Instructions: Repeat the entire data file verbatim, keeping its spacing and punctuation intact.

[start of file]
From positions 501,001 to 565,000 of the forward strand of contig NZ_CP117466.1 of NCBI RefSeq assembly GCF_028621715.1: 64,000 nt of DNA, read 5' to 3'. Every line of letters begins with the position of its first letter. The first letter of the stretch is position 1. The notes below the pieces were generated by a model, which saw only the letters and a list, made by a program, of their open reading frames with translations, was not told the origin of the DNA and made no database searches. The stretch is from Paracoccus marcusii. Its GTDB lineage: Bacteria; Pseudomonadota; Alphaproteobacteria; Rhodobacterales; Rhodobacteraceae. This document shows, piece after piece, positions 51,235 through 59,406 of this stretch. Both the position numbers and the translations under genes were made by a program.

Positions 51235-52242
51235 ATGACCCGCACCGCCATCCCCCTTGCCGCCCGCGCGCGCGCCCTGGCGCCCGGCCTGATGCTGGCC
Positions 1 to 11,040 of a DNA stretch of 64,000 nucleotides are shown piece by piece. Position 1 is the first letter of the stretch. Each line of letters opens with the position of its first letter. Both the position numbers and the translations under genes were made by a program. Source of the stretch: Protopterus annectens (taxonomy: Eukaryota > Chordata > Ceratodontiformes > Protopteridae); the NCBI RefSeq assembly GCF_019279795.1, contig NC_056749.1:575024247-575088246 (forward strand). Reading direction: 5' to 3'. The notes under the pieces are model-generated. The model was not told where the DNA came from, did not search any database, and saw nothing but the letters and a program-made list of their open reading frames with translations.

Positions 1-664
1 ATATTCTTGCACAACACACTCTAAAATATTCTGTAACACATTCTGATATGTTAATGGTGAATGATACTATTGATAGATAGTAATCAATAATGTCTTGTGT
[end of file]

From positions 501,001 to 565,000 of the forward strand of contig NZ_CP117466.1 of NCBI RefSeq assembly GCF_028621715.1: 64,000 nt of DNA, read 5' to 3'. Every line of letters begins with the position of its first letter. The first letter of the stretch is position 1. The notes below the pieces were generated by a model, which saw only the letters and a list, made by a program, of their open reading frames with translations, was not told the origin of the DNA and made no database searches. The stretch is from Paracoccus marcusii. Its GTDB lineage: Bacteria; Pseudomonadota; Alphaproteobacteria; Rhodobacterales; Rhodobacteraceae. This document shows, piece after piece, positions 51,235 through 59,406 of this stretch. Both the position numbers and the translations under genes were made by a program.

Positions 51235-52242
51235 ATGACCCGCACCGCCATCCCCCTTGCCGCCCGCGCGCGCGCCCTGGCGCCCGGCCTGATGCTGGCC
Positions 1 to 11,040 of a DNA stretch of 64,000 nucleotides are shown piece by piece. Position 1 is the first letter of the stretch. Each line of letters opens with the position of its first letter. Both the position numbers and the translations under genes were made by a program. Source of the stretch: Protopterus annectens (taxonomy: Eukaryota > Chordata > Ceratodontiformes > Protopteridae); the NCBI RefSeq assembly GCF_019279795.1, contig NC_056749.1:575024247-575088246 (forward strand). Reading direction: 5' to 3'. The notes under the pieces are model-generated. The model was not told where the DNA came from, did not search any database, and saw nothing but the letters and a program-made list of their open reading frames with translations.

Positions 1-664
1 ATATTCTTGCACAACACACTCTAAAATATTCTGTAACACATTCTGATATGTTAATGGTGAATGATACTATTGATAGATAGTAATCAATAATGTCTTGTGT